Think back over the last 24 hours or so - did you feel a shimmer in the fabric of the universe? If not, you're obviously not tuned into CERN, who powered up the Large Hadron Collider and fired two proton beams simultaneously for the first time yesterday. While the first collisions have already been spotted, it's still early days for Higgs boson spotting overall: the scientists in charge of the LHC still have to ramp up the proton speed, with a target of 1.2 trillion electron volts (TeV) by Christmas.
It hasn't been an easy journey getting to the first collision, either. An electrical problem back in 2008 led to the whole system being decommissioned until mid-2009, while just a few weeks back a rogue loose-beaked bird was accused of dropping a piece of bread on some exposed electronics and further delaying the experiments.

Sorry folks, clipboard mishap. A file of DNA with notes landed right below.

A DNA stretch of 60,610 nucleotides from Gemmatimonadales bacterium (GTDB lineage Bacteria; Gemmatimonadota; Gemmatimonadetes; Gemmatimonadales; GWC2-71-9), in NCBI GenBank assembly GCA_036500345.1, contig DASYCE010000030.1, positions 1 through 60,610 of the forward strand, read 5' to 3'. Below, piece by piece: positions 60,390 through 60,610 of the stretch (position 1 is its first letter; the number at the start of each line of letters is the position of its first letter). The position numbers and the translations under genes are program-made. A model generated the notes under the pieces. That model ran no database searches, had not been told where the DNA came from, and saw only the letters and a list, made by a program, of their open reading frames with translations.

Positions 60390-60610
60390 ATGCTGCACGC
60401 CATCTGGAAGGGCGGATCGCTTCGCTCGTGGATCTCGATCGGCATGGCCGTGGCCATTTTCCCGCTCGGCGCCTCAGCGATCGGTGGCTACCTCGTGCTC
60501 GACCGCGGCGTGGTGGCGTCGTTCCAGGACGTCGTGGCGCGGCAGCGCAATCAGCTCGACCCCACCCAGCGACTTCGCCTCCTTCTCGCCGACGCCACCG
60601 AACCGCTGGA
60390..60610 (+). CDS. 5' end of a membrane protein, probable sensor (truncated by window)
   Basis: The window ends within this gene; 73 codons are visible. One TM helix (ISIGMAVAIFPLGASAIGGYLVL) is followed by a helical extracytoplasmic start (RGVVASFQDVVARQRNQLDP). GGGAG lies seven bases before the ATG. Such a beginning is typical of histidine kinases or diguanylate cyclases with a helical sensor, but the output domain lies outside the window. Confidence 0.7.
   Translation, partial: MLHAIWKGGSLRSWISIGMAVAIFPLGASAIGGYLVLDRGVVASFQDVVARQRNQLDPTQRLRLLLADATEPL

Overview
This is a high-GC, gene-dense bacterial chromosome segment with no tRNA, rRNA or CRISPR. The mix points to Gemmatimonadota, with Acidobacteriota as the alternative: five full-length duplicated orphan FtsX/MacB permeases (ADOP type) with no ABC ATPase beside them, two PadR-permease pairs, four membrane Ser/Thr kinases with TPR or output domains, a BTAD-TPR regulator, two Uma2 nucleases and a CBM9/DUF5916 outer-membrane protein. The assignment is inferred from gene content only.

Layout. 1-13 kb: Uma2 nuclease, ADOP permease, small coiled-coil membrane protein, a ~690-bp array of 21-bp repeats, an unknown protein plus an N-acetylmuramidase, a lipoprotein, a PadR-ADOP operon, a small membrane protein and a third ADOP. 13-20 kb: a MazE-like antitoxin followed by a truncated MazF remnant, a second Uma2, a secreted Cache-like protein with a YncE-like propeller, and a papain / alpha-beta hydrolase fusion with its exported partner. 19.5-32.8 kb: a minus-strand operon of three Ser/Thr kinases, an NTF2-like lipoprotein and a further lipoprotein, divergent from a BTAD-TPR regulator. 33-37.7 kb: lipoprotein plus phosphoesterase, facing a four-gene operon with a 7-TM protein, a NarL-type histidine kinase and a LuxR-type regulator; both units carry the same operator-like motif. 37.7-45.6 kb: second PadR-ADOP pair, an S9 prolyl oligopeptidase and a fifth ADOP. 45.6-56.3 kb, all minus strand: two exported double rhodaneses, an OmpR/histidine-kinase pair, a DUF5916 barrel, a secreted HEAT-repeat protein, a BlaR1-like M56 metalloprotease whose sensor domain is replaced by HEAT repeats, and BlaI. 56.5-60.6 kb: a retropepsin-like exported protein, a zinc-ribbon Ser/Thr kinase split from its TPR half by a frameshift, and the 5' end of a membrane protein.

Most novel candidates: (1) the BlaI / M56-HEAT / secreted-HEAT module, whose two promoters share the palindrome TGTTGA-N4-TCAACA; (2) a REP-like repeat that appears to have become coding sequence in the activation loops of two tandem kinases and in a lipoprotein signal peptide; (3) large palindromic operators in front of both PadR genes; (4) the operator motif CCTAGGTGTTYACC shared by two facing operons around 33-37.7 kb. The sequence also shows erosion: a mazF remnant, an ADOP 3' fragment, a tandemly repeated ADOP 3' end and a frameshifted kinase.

Currently the beams are moving at a relatively slow 450 GeV, but even so the early results are finding favor among the research team. "The tracks we’re seeing are beautiful," said LHCb spokesperson Andrei Golutvin, "we're all ready for serious data taking in a few days time."